One of my favorite structures in Bilbao is the Campo Volantin footbridge, designed by Santiago Calatrava. I went out of my way to walk over it many times while I was visiting that beautiful city. Approaching it was a visual treat and there were always musicians playing on it, an aural treat.
But once you start walking on the bridge, you can’t help but notice the ugly plastic rug that’s been laid down on top of the glass tiles (over a layer of worn-out black strips).
It seems that the designer didn’t think about the fact that glass is slick when wet and Bilbao gets an average of 200 days of rain each year. When the bridge opened, people slipped, fell, and injured themselves (not to mention how frightening it would be to slide toward the edge). Yikes!
In my talk at the Salud 2.0 conference in Bilbao, I didn’t mention the bridge, but I did tell, once again, the story of Diana Forsythe, who uncovered a similar example of design failure.
In one chapter of her book, Studying Those Who Study Us, she describes how, in the 1990s, she did some fieldwork in an artificial intelligence lab that was asked to create an information kiosk for newly diagnosed migraine patients. The idea was that patients could walk up to the kiosk, punch in questions, and get some answers before or after they saw their doctor. It was a nice idea, ahead of its time in some ways. But when it launched, it was a failure. Patients were polite, as they often are, but it wasn’t useful. Why? Because the kiosk’s designers had not asked patients what they wanted to know. They relied on an interview of a single doctor to tell them what he thought patients should want to know.
As Forsythe wrote, “The research team simply assumed that what patients wanted to know about migraine was what neurologists want to explain.”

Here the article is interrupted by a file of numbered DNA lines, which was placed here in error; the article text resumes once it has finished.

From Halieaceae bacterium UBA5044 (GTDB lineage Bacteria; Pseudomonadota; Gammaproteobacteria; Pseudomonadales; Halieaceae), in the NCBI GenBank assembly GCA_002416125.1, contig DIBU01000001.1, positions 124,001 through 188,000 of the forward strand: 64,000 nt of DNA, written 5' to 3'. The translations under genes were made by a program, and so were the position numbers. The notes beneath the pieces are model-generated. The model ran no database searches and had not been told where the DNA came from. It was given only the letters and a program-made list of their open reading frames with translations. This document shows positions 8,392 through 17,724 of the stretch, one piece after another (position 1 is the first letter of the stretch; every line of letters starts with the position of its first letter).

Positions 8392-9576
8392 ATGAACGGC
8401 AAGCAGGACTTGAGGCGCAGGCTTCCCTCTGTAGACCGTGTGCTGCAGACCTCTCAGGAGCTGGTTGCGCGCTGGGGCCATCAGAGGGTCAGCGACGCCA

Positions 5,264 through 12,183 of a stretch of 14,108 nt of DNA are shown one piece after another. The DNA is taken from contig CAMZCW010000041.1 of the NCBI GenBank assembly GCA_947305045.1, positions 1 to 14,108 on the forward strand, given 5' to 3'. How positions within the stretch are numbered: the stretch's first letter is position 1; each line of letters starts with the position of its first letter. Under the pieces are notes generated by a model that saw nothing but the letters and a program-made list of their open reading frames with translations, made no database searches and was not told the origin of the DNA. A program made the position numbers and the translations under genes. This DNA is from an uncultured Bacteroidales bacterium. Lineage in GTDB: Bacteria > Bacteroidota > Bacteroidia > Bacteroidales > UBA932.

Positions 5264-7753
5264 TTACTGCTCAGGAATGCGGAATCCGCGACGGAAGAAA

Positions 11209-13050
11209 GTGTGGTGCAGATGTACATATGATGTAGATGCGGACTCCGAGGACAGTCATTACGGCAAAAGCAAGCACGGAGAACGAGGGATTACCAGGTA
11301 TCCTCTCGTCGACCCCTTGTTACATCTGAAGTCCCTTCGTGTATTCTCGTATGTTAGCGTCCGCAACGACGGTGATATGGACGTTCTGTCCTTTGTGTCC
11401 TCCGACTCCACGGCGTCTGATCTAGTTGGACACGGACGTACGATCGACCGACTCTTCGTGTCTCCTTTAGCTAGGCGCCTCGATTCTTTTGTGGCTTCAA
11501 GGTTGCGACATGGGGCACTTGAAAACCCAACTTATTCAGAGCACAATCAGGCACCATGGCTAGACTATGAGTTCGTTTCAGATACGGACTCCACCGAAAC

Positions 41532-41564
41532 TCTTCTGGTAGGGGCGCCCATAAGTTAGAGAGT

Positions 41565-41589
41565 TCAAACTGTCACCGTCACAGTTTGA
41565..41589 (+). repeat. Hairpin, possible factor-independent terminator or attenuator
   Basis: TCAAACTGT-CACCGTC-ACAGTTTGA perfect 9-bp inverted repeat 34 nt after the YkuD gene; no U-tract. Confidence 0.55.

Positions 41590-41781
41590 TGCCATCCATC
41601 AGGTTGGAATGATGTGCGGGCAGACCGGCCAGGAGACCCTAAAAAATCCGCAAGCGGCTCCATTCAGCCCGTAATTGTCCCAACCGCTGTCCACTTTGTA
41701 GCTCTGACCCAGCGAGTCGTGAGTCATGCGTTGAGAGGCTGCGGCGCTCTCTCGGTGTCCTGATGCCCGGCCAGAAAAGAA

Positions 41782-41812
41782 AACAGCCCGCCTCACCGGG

The mismatch was complete. The kiosk failed to answer the number one question among people newly diagnosed with migraine: Am I going to die from this pain? It’s an irrelevant, even silly question from the view point of a neurologist, but it is a secret fear that people may have felt comfortable expressing to a kiosk, but not to their clinician.
I asked the audience to consider how they can design health interventions that take into account the reality of people’s lives. The reality that people may be accessing information on their mobile phones, not on large screens. The reality that more people track their health “in their heads” or on paper than track using technology. The reality that patients and caregivers know things and want to share their knowledge.
If you’re interested, I found a student’s critical analysis of the Campo Volantin bridge explaining the problem. You won’t find mention of the bridge on the designer’s website. He’d probably rather forget the mistake. I bet you won’t find mention of that migraine kiosk on the CV of anyone who worked on it, either.
Don’t be that guy.
Design for what could be, as Forsythe wrote. Let patients help, as E-patient Dave deBronkart has said. Listen, more than ask. Build participation by your target audience into your work. Win by inclusion.
(For anyone who doesn’t recognize the paraphrase in the title of this post: “Winning isn’t everything, it’s the only thing.” — attributed to American football coaches Red Sanders and Vince Lombardi.)